Technological innovations have had a substantial impact on many different sectors and one area which has been notably transformed in recent times is that of digital payments.
The idea of using physical currency to pay for items is seemingly being consigned to the past, as other options have emerged which offer a high level of convenience. Now, there is also a suggestion that cheques may soon become history, with a new alternative expected to challenge their usage in Ghana.
Quicker bulk payments
At the start of this month, GhanaWeb reported on the news that Ghana Interbank Payment and Settlement Systems (GhIPSS) has launched a Near Real-Time – or NRT – payment channel.
The site explains that the concept is designed to help businesses and other organizations promptly make a range of payments into different bank accounts across Ghana. There is also an emphasis on the funds reaching their intended destination in around 15 minutes. This is in contrast to standard Direct Credit, which may take up to two days to do the same thing.
The speed and effectiveness of NRT are expected to prove popular with businesses, as it will allow them to make multiple payments to a range of employees, partners, and suppliers as quickly as possible. This could change the game when it comes to many issues, including paying wages, pensions, and commission. GhanaWeb added that it may also spell further bad news for cheques, which have already been struggling as a result of the developments seen in payments across the last decade.
Embracing the new
It is clear that businesses and consumers in Ghana are very open to embracing new forms of payment. Mobile payments are particularly popular and research released by BCG in August found that Africa was behind only China in terms of its overall mobile financial services market penetration. Furthermore, while it was accepted that mobile phone penetration is lower, the study suggested that Ghana and Kenya only lie behind China in terms of mobile payment rates, also.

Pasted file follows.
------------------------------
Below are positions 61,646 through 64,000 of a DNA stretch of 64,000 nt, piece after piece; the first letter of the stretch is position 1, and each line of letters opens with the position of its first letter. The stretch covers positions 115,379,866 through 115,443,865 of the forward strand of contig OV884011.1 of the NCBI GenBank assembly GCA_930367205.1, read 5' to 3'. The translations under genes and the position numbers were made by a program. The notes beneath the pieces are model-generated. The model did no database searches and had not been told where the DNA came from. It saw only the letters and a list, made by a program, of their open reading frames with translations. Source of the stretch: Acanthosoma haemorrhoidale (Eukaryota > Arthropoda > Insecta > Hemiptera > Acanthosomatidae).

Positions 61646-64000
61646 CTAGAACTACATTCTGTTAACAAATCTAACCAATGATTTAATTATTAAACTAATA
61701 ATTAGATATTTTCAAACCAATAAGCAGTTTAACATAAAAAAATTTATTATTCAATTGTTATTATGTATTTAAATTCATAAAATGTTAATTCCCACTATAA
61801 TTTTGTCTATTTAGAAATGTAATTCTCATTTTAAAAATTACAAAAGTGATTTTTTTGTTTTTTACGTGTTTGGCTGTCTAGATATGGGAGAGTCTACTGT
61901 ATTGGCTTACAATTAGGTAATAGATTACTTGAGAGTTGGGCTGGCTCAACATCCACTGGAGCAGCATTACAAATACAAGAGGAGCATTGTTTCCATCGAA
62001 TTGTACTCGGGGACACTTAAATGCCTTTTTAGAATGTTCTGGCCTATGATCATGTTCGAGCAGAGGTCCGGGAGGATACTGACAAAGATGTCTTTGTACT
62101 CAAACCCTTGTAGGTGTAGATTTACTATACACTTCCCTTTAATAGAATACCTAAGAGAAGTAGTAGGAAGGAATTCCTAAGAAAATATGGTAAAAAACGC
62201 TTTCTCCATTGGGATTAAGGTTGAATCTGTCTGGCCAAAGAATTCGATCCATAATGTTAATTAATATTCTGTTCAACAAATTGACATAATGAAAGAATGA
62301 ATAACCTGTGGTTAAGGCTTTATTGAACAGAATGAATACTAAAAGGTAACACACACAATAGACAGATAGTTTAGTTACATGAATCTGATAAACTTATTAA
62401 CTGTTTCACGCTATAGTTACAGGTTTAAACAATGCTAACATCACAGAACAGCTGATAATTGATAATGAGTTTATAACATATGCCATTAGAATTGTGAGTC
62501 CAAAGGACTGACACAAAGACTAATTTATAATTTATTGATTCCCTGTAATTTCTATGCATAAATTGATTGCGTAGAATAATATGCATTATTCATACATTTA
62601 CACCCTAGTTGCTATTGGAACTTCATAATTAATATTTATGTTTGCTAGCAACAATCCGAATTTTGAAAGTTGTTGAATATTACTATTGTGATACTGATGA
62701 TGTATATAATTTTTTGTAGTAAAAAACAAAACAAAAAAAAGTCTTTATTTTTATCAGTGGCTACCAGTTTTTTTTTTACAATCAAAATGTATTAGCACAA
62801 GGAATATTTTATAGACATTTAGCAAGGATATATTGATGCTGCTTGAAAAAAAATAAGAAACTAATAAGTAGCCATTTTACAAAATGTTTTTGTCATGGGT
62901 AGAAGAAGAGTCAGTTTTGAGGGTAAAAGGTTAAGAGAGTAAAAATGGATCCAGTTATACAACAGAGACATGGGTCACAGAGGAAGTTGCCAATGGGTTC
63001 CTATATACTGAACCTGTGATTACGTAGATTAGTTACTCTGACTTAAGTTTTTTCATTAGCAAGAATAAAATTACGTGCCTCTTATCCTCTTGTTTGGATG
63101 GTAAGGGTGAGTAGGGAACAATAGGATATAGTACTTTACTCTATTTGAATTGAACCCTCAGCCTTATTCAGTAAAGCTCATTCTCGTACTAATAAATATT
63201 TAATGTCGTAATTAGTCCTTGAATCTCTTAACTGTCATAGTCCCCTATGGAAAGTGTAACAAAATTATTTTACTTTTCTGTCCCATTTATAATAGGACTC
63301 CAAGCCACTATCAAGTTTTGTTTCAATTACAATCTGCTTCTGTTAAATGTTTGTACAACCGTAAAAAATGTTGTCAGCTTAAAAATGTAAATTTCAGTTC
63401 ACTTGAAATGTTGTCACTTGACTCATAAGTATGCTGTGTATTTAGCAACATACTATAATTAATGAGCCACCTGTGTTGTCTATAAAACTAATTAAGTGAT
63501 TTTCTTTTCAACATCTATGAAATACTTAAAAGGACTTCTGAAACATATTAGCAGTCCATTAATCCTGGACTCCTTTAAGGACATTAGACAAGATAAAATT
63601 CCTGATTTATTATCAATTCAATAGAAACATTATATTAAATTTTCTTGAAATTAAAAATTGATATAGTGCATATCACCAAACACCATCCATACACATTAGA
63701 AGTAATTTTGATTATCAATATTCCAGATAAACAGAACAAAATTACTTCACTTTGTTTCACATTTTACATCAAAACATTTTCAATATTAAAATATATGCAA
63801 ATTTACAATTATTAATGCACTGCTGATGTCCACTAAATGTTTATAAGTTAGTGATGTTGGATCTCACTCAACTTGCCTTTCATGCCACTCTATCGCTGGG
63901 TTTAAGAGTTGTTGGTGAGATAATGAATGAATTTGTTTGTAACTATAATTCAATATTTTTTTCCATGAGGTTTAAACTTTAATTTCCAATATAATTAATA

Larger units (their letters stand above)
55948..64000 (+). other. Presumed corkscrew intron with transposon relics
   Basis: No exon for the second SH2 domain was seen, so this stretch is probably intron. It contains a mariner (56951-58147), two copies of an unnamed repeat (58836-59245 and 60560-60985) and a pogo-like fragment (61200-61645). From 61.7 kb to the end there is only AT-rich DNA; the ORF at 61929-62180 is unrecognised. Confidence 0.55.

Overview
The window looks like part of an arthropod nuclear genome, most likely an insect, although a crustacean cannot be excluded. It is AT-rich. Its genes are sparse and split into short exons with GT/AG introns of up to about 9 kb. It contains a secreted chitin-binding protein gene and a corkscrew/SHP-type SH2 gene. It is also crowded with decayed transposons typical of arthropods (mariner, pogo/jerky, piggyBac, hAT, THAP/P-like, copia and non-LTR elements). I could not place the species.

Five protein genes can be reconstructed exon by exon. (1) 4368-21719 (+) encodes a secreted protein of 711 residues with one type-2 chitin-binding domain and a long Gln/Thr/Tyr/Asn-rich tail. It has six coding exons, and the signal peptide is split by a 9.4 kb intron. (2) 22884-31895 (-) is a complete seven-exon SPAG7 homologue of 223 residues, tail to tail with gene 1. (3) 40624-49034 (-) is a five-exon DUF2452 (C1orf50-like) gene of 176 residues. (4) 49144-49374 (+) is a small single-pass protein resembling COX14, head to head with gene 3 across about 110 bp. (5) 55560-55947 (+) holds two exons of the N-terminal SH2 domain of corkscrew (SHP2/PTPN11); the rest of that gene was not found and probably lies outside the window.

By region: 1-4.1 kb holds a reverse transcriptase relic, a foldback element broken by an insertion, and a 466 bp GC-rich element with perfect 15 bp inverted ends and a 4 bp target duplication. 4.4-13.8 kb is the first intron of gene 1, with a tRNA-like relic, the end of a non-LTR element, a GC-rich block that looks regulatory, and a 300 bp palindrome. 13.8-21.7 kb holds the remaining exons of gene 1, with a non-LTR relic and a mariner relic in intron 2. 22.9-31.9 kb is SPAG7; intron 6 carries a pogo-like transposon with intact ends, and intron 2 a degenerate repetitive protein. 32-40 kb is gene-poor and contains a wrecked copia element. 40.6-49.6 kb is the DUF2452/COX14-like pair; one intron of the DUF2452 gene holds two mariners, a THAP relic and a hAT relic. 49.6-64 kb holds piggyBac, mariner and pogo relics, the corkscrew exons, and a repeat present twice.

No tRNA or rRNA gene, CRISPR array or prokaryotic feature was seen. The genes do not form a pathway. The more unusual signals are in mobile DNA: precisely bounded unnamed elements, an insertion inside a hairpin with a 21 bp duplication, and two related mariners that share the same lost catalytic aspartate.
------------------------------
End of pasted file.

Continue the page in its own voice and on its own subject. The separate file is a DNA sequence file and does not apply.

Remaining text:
Many different sectors and areas are moving into new payment territory too. The government recently revealed how it was supporting Livelihood Empowerment Against Poverty beneficiaries through an electronic payment platform. NFCW also reported in May on how GhIPSS had activated a QR code-related payment system designed to help consumers transfer funds to merchants. Users simply scan a code in order to move their money to the business in question.
Another payment option that merchants have been making use of is MoMo Pay and a case study published by GSMA hinted at how the platform had moved Ghana’s economy away from cash. It found that 53 percent of businesses accepting MoMo Pay previously only accepted physical currency. There are many sectors embracing alternative forms of payments, including some surprising ones such as marketplaces where vendors are modernizing by accepting MoMo Pay for smaller amounts, where it was traditionally used for high-value transactions.
Even the online casino sector, which is arguably already very modern, is changing the way it accepts payments, as this guide to betting online in Ghana details how e-wallets such as Neteller and Skrill have proven to be popular in that space. Virtual prepaid cards like Entropay are also accepted by some sites, while domestic operations may embrace Airtel or MTN Mobile Money, too. This demonstrates just how vital being abreast of the latest payment technologies is in Ghana.
All in all, it is clear that Ghana’s approach to payments has changed almost completely across the past few years. Indeed, there are many new concepts and trends emerging to shift us away from the methods we have traditionally been accustomed to.
It will be intriguing to see just how effective NRT proves to be and whether it is fully embraced by businesses. Furthermore, it will also be fascinating to see what else could be on the horizon to transform payments in Ghana going forward. With new innovations emerging all of the time, plenty more exciting applications could be on the way.